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SAN SEBASTIAN — Netflix has had, since arriving in Spain, a close relationship with the San Sebastian Film Festival.

Last year, Alfonso Cuarón’s “Roma” loomed large, featuring on the fest’s largest billboard. And this year, Daniel Sánchez Arévalo’s “Seventeen” occupied four adjacent billboards along the festival’s most highly trafficked walkway.

Premiering to industry and press on Thursday, the film’s first public screenings kicked off this morning at 9am. So far, the buzz has been good.

Two days before turning 18, Héctor escapes the juvenile detention center he’s lived in for two years after a dog he had been rehabilitating – although who was rehabilitating who is a matter for debate – is adopted and no longer able to visit the center.

After making good his escape, Héctor (Montoro) half-bakes a multi-part plan to A: Recruit his older brother Ismael (Nacho Sánchez) to his cause, B: Get his terminally ill grandmother out of her care facility so she the three can spend her final days together, and C: Get back his dog Oveja (Sheep).

He’s got 48 hours to turn himself back in to the center, as once he turns 18 any legal transgressions come with jail time.

Packed into Ismael’s RV, the three set out on a petty crime-fueled road trip across the stunning Cantabria coast for a journey that will change their family for good and hopefully for the better.

A dog lover himself, Arévalo used only shelter animals in the film and found adoptive homes for each dog used, including Sheep who now lives with lead actor Biel Montoro.

Arévalo first burst on the scene with “Azuloscurocasinegro” (“DarkBlueAlmostBlack”), which won the Label Europa Cinemas and UAAR Awards at Venice and three Spanish Academy Goya awards. Since then he has directed award-winning fare such as “Gordos,” “Cousinhood” and “Family United.” Family is never far from the center of Arévalo’s work.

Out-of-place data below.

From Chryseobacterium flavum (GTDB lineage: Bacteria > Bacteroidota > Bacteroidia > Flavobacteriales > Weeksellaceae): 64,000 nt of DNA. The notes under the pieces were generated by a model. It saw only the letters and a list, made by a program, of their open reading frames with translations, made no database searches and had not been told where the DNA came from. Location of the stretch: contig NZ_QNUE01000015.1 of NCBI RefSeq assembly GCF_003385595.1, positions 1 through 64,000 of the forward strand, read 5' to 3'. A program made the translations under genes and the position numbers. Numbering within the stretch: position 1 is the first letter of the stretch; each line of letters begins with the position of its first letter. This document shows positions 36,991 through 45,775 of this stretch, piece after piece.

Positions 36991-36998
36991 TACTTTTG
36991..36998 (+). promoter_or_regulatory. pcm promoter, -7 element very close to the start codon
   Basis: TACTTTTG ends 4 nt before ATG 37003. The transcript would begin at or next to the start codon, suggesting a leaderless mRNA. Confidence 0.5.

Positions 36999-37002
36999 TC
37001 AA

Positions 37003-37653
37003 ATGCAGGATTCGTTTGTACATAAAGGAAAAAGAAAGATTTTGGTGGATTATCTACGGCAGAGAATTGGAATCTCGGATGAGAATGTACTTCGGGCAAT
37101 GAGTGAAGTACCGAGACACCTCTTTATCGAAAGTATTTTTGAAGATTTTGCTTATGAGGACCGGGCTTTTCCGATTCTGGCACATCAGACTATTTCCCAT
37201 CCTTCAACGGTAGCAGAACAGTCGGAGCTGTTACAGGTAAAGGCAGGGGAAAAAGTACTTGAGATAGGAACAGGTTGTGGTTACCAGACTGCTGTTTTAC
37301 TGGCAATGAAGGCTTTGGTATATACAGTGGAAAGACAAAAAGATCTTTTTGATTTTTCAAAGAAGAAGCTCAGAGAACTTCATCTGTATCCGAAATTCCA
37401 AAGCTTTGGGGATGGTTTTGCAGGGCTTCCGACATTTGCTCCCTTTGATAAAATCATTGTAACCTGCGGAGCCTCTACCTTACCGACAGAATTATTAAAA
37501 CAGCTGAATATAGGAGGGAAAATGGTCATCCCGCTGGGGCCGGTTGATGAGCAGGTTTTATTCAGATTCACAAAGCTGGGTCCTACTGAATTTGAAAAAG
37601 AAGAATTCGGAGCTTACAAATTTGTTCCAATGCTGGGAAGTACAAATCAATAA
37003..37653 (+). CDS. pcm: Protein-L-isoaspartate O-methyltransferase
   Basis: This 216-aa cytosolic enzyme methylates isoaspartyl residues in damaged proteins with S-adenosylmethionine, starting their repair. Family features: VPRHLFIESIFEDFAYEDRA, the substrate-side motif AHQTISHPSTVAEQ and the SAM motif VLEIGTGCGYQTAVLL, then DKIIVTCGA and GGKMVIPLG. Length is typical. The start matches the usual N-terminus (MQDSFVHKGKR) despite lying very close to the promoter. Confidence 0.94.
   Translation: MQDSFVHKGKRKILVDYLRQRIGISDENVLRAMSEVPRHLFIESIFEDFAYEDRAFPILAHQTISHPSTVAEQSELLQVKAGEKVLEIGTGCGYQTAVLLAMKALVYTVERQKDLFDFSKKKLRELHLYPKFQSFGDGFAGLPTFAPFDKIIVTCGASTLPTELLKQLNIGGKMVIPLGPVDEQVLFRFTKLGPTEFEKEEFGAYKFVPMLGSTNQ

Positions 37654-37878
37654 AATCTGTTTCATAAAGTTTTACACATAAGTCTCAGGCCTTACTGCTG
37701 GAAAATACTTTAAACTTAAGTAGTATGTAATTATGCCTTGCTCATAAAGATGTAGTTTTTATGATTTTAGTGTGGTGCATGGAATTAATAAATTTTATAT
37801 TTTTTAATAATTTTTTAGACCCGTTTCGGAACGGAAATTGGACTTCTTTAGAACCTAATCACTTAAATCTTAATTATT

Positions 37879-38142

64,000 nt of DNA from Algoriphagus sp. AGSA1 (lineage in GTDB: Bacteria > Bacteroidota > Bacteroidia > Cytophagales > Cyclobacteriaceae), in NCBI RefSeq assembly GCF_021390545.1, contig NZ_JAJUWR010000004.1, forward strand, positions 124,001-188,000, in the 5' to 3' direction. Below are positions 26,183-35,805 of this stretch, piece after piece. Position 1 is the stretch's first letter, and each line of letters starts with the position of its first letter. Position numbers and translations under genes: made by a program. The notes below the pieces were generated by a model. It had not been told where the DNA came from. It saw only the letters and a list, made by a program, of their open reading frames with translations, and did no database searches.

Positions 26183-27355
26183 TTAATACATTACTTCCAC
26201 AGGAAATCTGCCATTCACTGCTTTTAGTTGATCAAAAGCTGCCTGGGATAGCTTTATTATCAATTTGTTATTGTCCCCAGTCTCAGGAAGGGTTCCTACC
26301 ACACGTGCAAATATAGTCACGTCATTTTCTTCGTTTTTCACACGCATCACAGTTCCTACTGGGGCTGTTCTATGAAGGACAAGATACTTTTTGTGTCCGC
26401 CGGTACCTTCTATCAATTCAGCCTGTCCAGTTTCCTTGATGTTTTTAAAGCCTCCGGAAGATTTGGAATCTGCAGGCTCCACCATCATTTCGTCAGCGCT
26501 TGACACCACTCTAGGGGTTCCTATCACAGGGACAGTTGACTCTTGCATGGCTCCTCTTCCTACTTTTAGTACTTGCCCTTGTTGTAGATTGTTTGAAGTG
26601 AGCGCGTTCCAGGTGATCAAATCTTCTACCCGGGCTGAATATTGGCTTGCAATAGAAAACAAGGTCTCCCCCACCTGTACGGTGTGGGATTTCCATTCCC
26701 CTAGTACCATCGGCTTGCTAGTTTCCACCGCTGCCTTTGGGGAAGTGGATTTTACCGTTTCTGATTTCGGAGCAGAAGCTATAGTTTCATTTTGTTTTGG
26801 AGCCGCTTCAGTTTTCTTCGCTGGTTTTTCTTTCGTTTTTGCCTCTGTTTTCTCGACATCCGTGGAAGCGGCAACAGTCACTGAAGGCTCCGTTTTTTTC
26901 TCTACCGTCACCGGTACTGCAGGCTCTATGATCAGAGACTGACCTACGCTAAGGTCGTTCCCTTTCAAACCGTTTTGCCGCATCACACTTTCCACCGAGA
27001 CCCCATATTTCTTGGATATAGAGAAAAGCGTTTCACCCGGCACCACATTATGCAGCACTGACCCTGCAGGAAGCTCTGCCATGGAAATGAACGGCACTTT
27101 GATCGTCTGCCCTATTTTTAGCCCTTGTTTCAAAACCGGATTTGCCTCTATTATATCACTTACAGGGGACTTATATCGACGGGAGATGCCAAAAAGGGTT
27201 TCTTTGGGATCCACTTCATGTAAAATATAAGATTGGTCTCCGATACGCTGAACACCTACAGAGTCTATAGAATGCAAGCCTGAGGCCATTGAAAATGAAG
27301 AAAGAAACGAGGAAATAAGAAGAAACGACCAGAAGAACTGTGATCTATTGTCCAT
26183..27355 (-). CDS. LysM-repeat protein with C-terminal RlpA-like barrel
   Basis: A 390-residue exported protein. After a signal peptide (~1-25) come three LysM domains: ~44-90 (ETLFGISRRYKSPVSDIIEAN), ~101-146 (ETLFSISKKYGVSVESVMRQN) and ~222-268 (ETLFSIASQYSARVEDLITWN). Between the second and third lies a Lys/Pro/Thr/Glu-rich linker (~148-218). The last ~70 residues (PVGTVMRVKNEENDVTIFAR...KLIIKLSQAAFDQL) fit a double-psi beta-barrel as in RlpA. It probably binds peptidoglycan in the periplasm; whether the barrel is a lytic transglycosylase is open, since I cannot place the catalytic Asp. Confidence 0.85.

As is the case for many if not most Spaniards living in the country’s urban centers, Arévalo, born and raised in Madrid, doesn’t consider himself from the Spanish capital. During Friday’s press conference, he explained the decision to shoot Cantabria, despite the difficulties it caused.

“I was born in Madrid but that was a coincidence. My family is from Cantabria and I love it there,” he said. “When I created this story, I knew I needed to film it in Cantabria because there I felt at home.”

He credits Netflix for making the shoot possible.

“With Netflix there is something marvelous from a production standpoint. They let me make this film the way I wanted,” he explained. It’s a small film, but not a cheap film. It’s not cheap to shoot in Cantabria for eight weeks with a full crew.”

A story about dogs, troubled teens, dying grandmas and a curative road trip seems ripe for melodrama or cliché, so during production Arévalo focused more on what he could leave out than what could be added.

“What I tried to do was get rid of extraneous elements and tell a simple story with a lot of emotion. This is a naked film with two brothers on a trip and one single plot behind it all. My job here was to take things away and not force any situation. Not for humor nor drama,” he said.

“Seventeen” was produced for Netflix by José Antonio Félez’s Atípica, a go-to company for the biggest broadcasters in Spain and Arévalo’s long time production partner. The company backed Movistar+’s early and most ambitious push into original high-end series “The Plague,” as well as theatrical hits such as 2016’s multi-award winning “El hombre de las mil caras” and David Serrano’s “We Need to Talk.”

“The way we approach all our productions at Atipica is very similar,” Félez told Variety in San Sebastian. “We work hard to produce the best product possible and that it can find the public for whom it is intended. If we take care of the details, the final product will be better.”

“Seventeen” will release theatrically in Spain for two weeks on Oct 4, before going live on Netflix worldwide Oct 18.

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